Our Boulder County vets often see inner ear infections in dogs, particularly ones with adorable floppy ears. But there's good news, most bacterial ear infections in dogs are easy to treat when caught early. Here are some of the signs of a severe ear infection in dogs and what to do.
Your Dog's Ears
Because of the shape of their ear canal, dogs are more susceptible to ear infections than people. If your dog swims frequently or has long floppy ears, he or she will be more prone to ear infections because moisture will become trapped in the ear. This creates an ideal environment for bacteria to thrive.
But with a little care, you can help to prevent your dog from developing ear infections. And if your dog does get an infection seeing a vet early means it's likely to be cleared up quickly and easily.
When ear infections are not treated early on much more serious infections and symptoms can develop. These infections and symptoms include balance and coordination problems, severe pain, and, in some cases, facial paralysis.
Causes of Ear Infections
Bacteria in the ear are the most common cause of infections, but yeast, fungus, and ear mites can also cause your dog's ears to become infected and painful. Other causes of dog ear infections include foreign objects lodged in the ear, trauma, tumors. or polyps.
Ear Infection Symptoms in Dogs
Ear infections in dogs can be extremely uncomfortable and painful. If your dog exhibits any of the following symptoms of an ear infection, contact your veterinarian immediately to schedule an examination. Early treatment of ear infections can help to prevent the development of more severe symptoms.Common symptoms of ear infections in dogs include:
- Pawing or rubbing the ear
- Brown, yellow or bloody discharge
- Redness inside of the ear
- Odor in the ear
- Head shaking
- Tilting head
- Swelling of the ear
- Crusts or scabs just inside the ear
If your dog's ear infection is more severe you may notice other symptoms like:
- Loss of coordination or balance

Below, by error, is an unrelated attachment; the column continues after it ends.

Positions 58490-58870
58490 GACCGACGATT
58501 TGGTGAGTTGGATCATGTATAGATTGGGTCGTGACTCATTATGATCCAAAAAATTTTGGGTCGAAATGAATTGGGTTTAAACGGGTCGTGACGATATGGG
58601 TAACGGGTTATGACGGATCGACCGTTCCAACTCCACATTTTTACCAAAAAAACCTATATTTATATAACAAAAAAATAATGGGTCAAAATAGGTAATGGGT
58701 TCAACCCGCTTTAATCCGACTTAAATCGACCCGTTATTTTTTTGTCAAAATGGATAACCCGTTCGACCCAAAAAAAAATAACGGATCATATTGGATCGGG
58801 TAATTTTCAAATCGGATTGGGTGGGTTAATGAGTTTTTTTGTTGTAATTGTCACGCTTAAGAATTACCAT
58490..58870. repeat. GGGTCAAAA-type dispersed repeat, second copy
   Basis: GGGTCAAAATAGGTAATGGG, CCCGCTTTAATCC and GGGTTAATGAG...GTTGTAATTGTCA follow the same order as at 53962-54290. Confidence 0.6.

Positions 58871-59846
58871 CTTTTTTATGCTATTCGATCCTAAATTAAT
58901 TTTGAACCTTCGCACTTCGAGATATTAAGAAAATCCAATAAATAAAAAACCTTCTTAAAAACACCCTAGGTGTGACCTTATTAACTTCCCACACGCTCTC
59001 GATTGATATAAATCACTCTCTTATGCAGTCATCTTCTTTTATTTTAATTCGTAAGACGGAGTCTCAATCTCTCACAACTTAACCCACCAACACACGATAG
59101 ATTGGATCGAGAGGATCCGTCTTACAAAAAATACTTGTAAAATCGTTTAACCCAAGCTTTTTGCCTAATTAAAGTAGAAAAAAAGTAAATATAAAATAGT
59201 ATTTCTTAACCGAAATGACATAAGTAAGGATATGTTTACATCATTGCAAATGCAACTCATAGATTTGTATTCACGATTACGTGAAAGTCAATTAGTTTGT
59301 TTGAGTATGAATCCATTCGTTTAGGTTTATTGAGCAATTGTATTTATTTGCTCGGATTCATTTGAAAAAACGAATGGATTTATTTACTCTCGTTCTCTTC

- Signs of hearing loss
- Walking in circles
- Unusual eye movements
Treating Your Dog's Ear Infection
If your dog has an ear infection, your veterinarian will clean it with a medicated cleanser and prescribe any antibiotics or anti-inflammatory medications that are necessary to treat the infection. Topical medication may also be prescribed, along with instructions on how and when to apply it to your dog's ear at home.
A simple ear infection treated early will usually clear up in a week or two. If your dog's ear infection is severe or caused by a medical condition, treatment may be more difficult and take months to resolve. More severe cases frequently result in chronic or recurring ear infections over the course of the dog's life.
It is critical to carefully follow your veterinarian's instructions to get your dog's ear infection under control as soon as possible. Failure to complete prescriptions or to discontinue treatment before the infection has completely resolved can result in a recurring infection that becomes increasingly difficult to treat.
It is strongly advised that you take your dog back to the vet for a follow-up appointment if they had an ear infection. While the infection may appear to be gone, there may still be traces of infection that pet parents are unable to detect.
Preventing Ear Infections in Dogs
For ear infections, our veterinarians believe that prevention is always better than cure. It is critical to keep your dog's ears clean and dry to help prevent an ear infection.
Consult your veterinarian about the best cleaning solution for your dog's ears, and clean them gently once a week.
Note: The advice provided in this post is intended for informational purposes and does not constitute medical advice regarding pets. For an accurate diagnosis of your pet's condition, please make an appointment with your vet.